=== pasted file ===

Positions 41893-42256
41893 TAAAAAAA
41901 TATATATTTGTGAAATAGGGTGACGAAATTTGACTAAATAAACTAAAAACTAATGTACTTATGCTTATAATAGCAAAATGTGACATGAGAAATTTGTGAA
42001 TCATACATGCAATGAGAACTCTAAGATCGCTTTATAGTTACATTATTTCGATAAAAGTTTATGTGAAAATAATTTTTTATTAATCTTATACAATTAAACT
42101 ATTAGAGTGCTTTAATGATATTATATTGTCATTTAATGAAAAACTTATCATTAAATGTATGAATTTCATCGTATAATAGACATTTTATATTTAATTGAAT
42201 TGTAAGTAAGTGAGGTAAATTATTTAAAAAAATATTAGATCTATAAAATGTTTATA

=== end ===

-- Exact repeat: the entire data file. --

Positions 41893-42256
41893 TAAAAAAA
41901 TATATATTTGTGAAATAGGGTGACGAAATTTGACTAAATAAACTAAAAACTAATGTACTTATGCTTATAATAGCAAAATGTGACATGAGAAATTTGTGAA
42001 TCATACATGCAATGAGAACTCTAAGATCGCTTTATAGTTACATTATTTCGATAAAAGTTTATGTGAAAATAATTTTTTATTAATCTTATACAATTAAACT
42101 ATTAGAGTGCTTTAATGATATTATATTGTCATTTAATGAAAAACTTATCATTAAATGTATGAATTTCATCGTATAATAGACATTTTATATTTAATTGAAT
42201 TGTAAGTAAGTGAGGTAAATTATTTAAAAAAATATTAGATCTATAAAATGTTTATA